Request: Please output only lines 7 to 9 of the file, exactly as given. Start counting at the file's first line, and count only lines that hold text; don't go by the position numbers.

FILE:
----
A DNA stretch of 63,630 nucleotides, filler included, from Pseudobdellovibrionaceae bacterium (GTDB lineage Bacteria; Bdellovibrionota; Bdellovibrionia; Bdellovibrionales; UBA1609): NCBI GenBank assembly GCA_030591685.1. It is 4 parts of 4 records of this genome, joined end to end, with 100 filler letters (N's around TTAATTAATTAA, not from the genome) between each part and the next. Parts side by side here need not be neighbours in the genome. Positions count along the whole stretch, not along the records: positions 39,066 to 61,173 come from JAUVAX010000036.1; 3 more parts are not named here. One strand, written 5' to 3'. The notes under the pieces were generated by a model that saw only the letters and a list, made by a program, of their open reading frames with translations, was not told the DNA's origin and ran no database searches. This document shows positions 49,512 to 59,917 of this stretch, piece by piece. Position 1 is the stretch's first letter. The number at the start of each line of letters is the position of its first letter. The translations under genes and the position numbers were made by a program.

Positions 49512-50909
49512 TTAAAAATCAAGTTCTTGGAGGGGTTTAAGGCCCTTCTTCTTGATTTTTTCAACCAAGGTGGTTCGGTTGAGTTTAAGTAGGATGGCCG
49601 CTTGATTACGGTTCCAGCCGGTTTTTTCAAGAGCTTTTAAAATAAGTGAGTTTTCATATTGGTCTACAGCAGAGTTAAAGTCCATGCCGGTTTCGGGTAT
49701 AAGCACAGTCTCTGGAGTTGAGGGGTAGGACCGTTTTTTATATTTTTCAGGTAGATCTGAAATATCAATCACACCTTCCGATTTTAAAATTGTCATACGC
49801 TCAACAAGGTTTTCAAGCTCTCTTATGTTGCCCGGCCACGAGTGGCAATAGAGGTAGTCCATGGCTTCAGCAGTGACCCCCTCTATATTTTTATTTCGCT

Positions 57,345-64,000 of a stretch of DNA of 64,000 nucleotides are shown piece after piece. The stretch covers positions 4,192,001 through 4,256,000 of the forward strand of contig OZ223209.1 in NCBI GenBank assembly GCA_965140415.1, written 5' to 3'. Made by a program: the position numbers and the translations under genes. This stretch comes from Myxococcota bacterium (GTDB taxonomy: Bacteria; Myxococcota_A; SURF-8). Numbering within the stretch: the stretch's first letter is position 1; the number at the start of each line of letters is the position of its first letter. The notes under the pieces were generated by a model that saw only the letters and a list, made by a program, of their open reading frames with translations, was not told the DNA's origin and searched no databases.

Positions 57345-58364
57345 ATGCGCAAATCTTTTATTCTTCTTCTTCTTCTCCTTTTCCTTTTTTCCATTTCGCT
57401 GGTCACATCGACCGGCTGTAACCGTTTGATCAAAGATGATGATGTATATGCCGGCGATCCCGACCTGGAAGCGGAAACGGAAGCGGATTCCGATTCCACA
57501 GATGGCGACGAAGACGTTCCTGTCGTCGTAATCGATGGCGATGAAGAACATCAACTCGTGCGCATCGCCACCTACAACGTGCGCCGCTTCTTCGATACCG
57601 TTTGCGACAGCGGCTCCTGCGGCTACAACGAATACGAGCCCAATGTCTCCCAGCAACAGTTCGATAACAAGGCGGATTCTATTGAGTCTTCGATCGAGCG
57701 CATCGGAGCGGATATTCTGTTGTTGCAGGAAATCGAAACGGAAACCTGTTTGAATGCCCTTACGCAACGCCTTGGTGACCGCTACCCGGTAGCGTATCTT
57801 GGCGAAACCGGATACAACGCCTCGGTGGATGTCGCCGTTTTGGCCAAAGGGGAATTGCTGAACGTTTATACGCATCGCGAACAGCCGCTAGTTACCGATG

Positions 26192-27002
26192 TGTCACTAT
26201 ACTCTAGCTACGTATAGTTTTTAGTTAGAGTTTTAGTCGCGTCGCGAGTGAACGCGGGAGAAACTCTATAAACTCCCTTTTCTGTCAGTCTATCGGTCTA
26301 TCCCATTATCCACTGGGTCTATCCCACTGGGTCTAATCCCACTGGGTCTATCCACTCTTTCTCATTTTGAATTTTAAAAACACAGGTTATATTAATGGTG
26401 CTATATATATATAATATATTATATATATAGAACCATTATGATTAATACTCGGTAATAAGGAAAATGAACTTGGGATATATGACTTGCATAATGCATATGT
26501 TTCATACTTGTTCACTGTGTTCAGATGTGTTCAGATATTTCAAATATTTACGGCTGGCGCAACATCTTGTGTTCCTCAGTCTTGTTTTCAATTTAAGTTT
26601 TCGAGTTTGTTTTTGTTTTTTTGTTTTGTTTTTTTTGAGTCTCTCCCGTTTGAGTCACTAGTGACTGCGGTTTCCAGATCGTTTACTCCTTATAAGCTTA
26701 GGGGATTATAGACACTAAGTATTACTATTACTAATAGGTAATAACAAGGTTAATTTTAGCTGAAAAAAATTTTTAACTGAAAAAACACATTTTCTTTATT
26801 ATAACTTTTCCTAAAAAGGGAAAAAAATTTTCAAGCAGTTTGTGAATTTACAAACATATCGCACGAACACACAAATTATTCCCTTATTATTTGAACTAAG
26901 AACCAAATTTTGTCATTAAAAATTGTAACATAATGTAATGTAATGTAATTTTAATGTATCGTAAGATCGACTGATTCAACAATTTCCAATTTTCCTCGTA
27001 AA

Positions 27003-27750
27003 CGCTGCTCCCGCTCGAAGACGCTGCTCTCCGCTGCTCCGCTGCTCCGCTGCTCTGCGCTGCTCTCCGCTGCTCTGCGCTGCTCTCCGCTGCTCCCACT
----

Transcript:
Positions 57,345-64,000 of a stretch of DNA of 64,000 nucleotides are shown piece after piece. The stretch covers positions 4,192,001 through 4,256,000 of the forward strand of contig OZ223209.1 in NCBI GenBank assembly GCA_965140415.1, written 5' to 3'. Made by a program: the position numbers and the translations under genes. This stretch comes from Myxococcota bacterium (GTDB taxonomy: Bacteria; Myxococcota_A; SURF-8). Numbering within the stretch: the stretch's first letter is position 1; the number at the start of each line of letters is the position of its first letter. The notes under the pieces were generated by a model that saw only the letters and a list, made by a program, of their open reading frames with translations, was not told the DNA's origin and searched no databases.

Positions 57345-58364
57345 ATGCGCAAATCTTTTATTCTTCTTCTTCTTCTCCTTTTCCTTTTTTCCATTTCGCT